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July 31, 2020

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Florida Governor Issues Revised Statewide Coronavirus Mitigation Orders

On March 20, 2020, Florida Governor Ron DeSantis issued a series of executive orders in response to the growing and evolving COVID-19 pandemic. Executive Orders 2020-69 through 2020-72 expand the scope of Executive Order (EO) No. 2020-68, which limited the operation of bars, pubs, and nightclubs, as well as restricted gatherings at restaurants and beaches. The March 20, 2020, executive orders impose the following restrictions:

Executive Order No. 2020-69 suspends any Florida statutory requirement for an in-person quorum or local government meetings in public locations in lieu of other technological conferencing.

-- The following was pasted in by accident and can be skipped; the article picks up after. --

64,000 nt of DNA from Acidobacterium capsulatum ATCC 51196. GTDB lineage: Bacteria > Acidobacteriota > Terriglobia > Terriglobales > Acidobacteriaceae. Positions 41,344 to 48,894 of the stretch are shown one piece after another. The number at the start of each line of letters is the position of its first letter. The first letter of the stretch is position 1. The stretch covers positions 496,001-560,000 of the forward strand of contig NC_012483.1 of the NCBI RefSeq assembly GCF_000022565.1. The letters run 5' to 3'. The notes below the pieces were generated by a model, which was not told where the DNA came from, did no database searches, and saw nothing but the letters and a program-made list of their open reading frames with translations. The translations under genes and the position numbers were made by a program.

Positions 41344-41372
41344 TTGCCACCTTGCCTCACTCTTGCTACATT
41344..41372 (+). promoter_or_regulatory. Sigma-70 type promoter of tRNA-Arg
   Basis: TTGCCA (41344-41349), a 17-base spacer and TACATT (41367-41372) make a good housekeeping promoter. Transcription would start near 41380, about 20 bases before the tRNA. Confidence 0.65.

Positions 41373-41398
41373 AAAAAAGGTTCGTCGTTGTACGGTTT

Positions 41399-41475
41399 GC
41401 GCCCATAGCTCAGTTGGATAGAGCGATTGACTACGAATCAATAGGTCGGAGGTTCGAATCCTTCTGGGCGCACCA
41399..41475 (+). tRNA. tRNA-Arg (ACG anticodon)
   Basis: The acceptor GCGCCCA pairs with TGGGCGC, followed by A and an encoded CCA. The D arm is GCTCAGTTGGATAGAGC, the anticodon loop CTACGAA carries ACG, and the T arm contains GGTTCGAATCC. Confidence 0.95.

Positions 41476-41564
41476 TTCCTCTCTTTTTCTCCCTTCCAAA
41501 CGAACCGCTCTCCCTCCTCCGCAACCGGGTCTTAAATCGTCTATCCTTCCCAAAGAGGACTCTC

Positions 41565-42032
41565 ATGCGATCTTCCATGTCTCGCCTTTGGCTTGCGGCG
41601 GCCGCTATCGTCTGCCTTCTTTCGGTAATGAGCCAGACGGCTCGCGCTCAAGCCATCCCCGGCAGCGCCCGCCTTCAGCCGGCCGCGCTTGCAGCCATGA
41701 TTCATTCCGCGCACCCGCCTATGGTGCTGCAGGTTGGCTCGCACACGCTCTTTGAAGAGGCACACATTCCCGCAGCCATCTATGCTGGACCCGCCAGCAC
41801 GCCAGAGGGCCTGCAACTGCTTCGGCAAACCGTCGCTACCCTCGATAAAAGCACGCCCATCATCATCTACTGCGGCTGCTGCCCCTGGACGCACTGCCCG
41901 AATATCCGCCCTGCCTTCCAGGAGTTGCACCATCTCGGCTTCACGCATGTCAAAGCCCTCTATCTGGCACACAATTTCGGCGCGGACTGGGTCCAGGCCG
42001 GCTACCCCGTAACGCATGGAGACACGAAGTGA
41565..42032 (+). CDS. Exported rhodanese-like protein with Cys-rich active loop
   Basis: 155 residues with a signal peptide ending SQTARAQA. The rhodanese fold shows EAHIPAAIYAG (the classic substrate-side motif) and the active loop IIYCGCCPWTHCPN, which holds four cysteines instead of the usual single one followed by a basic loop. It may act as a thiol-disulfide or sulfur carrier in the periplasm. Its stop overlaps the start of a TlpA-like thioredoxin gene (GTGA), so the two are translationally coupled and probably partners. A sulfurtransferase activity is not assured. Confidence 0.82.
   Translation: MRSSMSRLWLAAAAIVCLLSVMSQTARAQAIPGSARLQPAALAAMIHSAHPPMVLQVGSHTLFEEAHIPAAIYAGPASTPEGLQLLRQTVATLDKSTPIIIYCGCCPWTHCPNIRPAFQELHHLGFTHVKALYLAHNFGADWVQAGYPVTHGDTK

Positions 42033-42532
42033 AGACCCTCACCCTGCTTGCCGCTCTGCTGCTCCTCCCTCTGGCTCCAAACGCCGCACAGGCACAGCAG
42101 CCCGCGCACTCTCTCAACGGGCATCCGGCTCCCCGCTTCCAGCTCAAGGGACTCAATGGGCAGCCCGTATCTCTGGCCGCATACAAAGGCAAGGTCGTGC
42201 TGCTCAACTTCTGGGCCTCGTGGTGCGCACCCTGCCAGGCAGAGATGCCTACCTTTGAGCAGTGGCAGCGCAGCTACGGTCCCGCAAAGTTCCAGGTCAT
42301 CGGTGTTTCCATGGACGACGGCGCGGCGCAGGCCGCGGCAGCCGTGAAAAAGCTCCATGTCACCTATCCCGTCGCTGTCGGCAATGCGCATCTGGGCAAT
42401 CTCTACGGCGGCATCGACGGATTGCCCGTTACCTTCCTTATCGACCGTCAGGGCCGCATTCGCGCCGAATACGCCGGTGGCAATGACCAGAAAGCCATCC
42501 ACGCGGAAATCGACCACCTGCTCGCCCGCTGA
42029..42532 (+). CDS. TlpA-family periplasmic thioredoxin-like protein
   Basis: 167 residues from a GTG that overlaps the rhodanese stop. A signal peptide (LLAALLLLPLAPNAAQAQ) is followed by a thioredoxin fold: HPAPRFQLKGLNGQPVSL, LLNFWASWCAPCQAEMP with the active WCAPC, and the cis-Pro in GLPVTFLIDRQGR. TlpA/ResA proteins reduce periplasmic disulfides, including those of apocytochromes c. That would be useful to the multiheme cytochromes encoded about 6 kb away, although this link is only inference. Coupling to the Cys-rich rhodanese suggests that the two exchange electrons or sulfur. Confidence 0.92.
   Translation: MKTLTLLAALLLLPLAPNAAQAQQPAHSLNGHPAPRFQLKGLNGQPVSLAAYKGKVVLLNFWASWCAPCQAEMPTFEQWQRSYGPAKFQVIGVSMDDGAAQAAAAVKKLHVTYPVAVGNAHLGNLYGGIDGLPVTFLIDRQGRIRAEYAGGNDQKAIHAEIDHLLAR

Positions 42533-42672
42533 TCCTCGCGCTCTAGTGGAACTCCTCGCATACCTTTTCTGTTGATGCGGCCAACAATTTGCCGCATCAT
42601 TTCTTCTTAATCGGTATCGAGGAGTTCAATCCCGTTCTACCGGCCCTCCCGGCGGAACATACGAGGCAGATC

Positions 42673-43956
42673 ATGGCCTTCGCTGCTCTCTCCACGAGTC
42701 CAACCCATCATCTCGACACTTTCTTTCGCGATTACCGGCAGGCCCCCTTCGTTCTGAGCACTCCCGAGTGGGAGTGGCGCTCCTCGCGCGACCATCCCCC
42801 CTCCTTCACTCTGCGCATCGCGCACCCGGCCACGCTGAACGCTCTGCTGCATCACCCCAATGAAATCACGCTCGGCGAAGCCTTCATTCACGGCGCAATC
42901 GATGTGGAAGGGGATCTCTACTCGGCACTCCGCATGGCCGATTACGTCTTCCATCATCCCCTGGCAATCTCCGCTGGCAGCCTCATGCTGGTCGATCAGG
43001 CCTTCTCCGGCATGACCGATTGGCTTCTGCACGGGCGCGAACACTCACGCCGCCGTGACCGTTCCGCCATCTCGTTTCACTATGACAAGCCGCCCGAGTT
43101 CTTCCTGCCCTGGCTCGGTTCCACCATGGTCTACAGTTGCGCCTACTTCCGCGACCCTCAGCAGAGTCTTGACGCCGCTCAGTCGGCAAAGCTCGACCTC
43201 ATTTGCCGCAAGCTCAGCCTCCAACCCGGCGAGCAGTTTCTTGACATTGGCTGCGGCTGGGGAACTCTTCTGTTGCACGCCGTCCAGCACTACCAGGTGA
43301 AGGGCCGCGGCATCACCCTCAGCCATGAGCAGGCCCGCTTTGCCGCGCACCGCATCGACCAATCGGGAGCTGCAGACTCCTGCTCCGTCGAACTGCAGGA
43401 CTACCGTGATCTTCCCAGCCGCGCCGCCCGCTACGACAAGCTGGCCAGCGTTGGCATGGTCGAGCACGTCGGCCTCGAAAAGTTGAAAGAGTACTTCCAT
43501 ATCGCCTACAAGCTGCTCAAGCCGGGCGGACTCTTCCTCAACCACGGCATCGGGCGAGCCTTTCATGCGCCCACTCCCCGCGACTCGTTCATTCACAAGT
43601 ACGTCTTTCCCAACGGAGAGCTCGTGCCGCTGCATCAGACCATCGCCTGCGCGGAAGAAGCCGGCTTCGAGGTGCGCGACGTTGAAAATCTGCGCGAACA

Executive Order No. 2020-70 requires closure of on-premises services in “all restaurants, bars, taverns, pubs, night clubs, banquet halls, cocktail lounges, cabarets, breweries, cafeterias and any other alcohol and/or food service business establishment with seating for more than ten (10) people” in Broward and Palm Beach Counties. The order also closes “[a]ll movie theatres, concert houses, auditoriums, playhouses, bowling alleys, arcades, gymnasiums, fitness studios and beaches,” except for gymnasiums or fitness studios that are hotel amenities with a 10-person or less capacity, residential building amenities, interior to any fire station or police station, or located inside any single-occupant office building.